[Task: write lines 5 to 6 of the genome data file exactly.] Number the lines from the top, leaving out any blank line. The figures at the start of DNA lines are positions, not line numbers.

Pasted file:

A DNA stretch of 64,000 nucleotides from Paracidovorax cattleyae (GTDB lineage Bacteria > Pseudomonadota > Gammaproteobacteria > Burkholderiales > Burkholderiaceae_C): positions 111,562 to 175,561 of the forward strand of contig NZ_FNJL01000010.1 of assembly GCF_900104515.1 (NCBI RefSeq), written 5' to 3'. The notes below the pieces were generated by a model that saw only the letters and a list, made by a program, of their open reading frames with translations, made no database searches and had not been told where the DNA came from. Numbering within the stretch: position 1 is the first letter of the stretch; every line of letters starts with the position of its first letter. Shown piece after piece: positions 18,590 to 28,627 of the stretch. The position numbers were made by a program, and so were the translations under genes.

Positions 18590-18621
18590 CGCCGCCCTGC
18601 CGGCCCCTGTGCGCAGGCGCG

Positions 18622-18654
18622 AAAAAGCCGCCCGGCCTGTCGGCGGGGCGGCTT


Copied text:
Positions 18622-18654
18622 AAAAAGCCGCCCGGCCTGTCGGCGGGGCGGCTT